Steven Osborne’s recording of Ravel’s complete piano music was one of last year’s outstanding keyboard releases. To mark the 75th anniversary of the composer’s death this year, Osborne is touring the country with a series of recitals.
His second visit to the Wigmore Hall featured three of Ravel’s more substantial works and an earlier miniature. The Menuet antique of 1895 already shows Ravel rethinking earlier dance rhythms in a modern context. It is partly an affectionate pastiche, enclosed by stridently irregular sections in which Osborne first showed his teeth.
Mirroirs (1904-5) is one of the composer’s most accomplished pieces, combining impressionistic subtlety with harmonic experimentation. Osborne leaned more towards the intriguing possibilities of the latter rather than dreamy sentimentality, conjuring up a particularly disturbing Oiseaux tristes and an appropriately downbeat Vallée des cloches. The straightforward choppiness of Une barque sur l’océan (which predated Debussy’s La Mer by a year) and the spiky angularity of Alborada del gracioso were refreshing alternatives to the usual mannered picture painting.
After the interval, Osborne presented the Valses Nobles et Sentimentales (1911) — a set of affectionate, if tongue-in-cheek, variations on the European waltz. Although lighter than Ravel’s post-World War I La Valse, there was enough biting sarcasm and percussive dissonance in Osborne’s interpretation to indicate what was to come in Ravel’s personal and musical life just a few years after its composition.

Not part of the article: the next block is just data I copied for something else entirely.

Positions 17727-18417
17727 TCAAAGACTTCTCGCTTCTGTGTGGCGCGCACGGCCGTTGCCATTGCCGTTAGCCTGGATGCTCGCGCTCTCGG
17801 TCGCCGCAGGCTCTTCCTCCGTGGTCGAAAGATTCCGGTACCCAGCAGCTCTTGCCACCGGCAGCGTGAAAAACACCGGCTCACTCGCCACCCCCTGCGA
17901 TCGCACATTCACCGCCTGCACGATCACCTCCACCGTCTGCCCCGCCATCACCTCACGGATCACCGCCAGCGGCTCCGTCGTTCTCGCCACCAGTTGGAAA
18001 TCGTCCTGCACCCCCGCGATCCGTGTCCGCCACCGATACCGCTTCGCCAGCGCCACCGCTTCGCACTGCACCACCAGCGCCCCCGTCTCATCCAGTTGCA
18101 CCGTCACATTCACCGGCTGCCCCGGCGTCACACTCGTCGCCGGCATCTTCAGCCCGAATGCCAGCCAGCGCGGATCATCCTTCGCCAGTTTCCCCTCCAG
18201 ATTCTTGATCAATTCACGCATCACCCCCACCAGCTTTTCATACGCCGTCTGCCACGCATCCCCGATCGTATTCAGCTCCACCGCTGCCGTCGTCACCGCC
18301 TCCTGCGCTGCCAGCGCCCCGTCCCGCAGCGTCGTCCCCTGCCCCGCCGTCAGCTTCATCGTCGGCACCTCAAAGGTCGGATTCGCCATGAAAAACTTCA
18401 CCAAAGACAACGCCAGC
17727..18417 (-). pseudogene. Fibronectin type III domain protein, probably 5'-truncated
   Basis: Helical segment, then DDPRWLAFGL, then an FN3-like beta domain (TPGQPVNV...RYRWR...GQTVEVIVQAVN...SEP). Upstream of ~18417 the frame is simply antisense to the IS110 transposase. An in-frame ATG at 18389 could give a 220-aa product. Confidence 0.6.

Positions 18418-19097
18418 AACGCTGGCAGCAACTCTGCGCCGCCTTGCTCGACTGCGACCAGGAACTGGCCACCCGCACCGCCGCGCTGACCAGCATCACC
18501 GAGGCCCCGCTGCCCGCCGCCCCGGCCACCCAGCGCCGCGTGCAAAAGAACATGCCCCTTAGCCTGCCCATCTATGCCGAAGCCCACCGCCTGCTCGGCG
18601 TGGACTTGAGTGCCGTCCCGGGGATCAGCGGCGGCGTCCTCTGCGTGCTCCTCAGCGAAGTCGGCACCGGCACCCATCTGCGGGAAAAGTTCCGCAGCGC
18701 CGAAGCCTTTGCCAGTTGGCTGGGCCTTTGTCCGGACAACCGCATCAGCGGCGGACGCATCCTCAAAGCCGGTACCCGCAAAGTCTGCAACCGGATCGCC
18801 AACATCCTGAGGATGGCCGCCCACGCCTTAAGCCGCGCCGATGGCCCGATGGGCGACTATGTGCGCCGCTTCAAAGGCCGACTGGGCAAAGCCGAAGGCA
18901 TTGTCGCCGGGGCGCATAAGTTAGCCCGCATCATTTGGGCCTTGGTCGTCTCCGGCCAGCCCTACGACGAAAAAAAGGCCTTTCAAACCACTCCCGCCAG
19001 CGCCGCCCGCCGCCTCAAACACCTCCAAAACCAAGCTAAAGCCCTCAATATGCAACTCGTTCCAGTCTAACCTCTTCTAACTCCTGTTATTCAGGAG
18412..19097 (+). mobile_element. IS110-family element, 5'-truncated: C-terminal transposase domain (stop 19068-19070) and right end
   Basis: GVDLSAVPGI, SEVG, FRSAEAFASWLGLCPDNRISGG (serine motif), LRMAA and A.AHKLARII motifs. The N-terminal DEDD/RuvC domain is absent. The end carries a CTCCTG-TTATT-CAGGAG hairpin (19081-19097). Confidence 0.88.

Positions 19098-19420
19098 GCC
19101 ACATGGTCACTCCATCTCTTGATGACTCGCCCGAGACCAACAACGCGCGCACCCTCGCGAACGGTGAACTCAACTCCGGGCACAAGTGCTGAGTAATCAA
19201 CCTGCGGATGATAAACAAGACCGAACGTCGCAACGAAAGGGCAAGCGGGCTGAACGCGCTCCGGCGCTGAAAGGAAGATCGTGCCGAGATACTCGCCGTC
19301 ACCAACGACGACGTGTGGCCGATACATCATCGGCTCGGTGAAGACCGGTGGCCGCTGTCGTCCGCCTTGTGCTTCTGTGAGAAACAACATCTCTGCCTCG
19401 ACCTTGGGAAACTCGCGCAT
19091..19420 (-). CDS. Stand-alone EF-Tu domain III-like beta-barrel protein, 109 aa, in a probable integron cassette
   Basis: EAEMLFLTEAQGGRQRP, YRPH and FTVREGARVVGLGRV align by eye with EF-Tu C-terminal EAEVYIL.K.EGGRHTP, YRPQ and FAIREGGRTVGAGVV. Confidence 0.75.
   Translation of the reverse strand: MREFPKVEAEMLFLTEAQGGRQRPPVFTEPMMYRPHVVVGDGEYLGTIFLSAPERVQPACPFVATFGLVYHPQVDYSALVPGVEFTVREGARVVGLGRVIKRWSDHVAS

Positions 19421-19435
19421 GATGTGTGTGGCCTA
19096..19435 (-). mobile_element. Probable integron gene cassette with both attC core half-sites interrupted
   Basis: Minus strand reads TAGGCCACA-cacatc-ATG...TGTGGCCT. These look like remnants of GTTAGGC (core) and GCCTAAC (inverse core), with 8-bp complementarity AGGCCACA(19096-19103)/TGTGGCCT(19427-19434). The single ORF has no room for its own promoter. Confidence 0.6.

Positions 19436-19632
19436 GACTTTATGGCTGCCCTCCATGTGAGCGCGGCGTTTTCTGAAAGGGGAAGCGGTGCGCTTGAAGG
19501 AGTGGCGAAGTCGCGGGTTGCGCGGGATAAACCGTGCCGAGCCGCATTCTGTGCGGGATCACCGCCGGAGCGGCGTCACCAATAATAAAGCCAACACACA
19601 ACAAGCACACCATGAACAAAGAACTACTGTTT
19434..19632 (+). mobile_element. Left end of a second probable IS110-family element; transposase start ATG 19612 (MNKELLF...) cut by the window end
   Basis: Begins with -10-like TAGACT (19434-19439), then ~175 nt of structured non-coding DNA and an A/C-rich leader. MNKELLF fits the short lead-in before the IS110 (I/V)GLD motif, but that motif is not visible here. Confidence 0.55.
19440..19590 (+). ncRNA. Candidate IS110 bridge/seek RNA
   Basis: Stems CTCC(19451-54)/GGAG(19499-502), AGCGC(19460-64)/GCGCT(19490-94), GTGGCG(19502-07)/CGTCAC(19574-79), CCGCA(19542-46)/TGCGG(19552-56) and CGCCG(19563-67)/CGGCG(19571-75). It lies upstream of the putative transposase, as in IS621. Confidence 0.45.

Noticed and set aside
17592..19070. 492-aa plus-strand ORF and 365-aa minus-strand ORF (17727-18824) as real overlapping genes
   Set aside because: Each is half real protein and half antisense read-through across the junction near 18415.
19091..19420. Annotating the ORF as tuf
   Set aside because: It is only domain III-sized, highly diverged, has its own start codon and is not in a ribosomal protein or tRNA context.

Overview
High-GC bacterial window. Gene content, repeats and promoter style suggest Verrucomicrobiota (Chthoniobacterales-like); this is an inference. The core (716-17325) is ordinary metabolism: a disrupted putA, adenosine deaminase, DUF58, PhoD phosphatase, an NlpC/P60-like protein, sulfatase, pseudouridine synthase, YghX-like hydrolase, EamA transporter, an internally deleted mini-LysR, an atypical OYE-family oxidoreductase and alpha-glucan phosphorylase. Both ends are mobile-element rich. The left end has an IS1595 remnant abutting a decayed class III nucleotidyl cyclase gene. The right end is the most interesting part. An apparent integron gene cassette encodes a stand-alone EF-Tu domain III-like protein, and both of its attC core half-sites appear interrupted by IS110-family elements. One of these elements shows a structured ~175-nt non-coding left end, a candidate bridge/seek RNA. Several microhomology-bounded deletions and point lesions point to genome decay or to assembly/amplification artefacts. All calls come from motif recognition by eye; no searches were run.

The outwardly elegant Le tombeau de Couperin (1914-17) is one of Ravel’s most deeply affecting works, both in its piano and orchestral versions. Written as a tribute to French music of a bygone era, and to friends killed in the war, the six movements are suffused with a restrained sense of melancholy. Not that Osborne indulged in the sort of self-pity that Ravel himself would have eschewed. Rather, he followed the composer’s peculiar take on Baroque forms and patterns. Hence, the formal glitter of the prelude, fugue, minuet and toccata movements; but also the pained dissonance and self-controlled discipline of the forlane and rigaudon sections. It was fitting, then, for Osborne to end his recital with a pertinent encore: the little-boy-lost pathos of Petit Poucet from Ravel’s Ma mère l’oye suite.
Further details of Wigmore Hall concerts can be found at wigmore-hall.org